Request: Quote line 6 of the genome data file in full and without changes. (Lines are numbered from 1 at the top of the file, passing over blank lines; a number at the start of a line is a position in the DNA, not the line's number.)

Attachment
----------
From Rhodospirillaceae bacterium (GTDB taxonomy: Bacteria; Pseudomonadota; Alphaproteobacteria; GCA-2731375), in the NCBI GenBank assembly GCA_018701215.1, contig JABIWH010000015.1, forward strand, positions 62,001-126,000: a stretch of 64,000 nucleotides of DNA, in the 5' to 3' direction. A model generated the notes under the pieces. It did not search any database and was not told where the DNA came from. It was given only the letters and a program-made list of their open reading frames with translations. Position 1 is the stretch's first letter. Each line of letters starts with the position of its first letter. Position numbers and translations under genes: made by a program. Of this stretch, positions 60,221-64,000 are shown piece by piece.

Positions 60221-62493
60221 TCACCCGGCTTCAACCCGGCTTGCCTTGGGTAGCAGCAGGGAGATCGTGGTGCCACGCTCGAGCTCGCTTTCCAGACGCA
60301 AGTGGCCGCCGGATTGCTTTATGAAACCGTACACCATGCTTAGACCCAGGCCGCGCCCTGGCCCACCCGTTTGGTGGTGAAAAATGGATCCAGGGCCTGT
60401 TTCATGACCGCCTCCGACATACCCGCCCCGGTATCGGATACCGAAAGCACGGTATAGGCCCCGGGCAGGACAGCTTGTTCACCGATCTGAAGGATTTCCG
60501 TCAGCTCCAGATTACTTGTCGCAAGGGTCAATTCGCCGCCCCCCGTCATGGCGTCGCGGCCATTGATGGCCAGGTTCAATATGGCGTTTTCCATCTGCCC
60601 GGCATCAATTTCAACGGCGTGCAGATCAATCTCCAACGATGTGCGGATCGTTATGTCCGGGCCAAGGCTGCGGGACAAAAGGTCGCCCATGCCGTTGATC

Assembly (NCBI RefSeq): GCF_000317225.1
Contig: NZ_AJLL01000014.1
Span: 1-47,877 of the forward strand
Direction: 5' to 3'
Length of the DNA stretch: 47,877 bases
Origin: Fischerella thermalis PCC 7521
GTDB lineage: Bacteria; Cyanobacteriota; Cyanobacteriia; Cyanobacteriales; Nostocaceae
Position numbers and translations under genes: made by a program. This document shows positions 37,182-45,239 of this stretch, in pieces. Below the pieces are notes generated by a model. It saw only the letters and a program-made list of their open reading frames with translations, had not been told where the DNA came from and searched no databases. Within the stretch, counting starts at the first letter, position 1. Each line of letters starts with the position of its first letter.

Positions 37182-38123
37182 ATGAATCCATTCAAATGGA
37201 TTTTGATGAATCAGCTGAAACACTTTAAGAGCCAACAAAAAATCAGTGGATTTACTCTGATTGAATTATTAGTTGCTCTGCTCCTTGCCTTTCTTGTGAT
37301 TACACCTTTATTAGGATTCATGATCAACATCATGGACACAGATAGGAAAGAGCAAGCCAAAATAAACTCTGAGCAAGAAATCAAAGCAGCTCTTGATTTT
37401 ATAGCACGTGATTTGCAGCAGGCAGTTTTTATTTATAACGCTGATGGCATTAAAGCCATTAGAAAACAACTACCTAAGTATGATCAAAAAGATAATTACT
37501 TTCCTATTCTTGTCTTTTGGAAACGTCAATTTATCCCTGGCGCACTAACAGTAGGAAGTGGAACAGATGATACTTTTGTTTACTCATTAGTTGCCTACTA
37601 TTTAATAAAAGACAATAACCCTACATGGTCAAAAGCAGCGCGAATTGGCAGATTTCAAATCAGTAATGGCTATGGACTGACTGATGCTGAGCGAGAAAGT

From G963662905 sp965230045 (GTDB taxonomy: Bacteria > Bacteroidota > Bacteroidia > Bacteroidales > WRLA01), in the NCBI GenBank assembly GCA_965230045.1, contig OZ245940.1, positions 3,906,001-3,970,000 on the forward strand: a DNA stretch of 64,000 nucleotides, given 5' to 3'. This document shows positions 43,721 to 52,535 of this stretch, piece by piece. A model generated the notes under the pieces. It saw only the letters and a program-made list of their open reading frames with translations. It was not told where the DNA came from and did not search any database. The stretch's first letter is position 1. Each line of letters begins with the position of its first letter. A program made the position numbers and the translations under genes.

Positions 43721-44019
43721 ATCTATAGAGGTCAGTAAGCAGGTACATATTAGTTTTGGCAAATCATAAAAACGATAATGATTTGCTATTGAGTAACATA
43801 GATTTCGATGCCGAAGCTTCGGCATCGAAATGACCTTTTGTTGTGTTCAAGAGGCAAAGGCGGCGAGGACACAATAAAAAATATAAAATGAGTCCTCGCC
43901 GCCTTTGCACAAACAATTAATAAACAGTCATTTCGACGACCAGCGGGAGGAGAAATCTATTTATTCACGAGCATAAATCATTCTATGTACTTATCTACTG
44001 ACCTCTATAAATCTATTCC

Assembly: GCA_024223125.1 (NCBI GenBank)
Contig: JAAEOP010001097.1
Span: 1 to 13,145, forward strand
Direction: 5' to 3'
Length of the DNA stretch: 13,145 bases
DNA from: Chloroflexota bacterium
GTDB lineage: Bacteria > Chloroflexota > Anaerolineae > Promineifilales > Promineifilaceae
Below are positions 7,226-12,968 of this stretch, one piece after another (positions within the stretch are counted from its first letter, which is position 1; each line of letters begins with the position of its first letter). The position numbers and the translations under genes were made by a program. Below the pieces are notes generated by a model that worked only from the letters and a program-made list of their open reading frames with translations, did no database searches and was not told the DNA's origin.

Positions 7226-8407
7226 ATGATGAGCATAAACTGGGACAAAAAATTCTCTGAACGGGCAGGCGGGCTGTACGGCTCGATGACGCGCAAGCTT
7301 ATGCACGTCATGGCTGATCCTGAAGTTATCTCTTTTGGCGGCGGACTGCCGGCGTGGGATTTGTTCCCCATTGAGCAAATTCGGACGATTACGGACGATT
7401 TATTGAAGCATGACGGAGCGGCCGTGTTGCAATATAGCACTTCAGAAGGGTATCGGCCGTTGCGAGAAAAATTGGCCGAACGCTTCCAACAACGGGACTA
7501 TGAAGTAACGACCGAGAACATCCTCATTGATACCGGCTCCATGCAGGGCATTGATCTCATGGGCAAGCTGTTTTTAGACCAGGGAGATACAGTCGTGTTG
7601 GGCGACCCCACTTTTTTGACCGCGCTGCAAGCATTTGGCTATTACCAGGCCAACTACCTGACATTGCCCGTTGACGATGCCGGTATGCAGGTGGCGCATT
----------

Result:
60501 TCAGCTCCAGATTACTTGTCGCAAGGGTCAATTCGCCGCCCCCCGTCATGGCGTCGCGGCCATTGATGGCCAGGTTCAATATGGCGTTTTCCATCTGCCC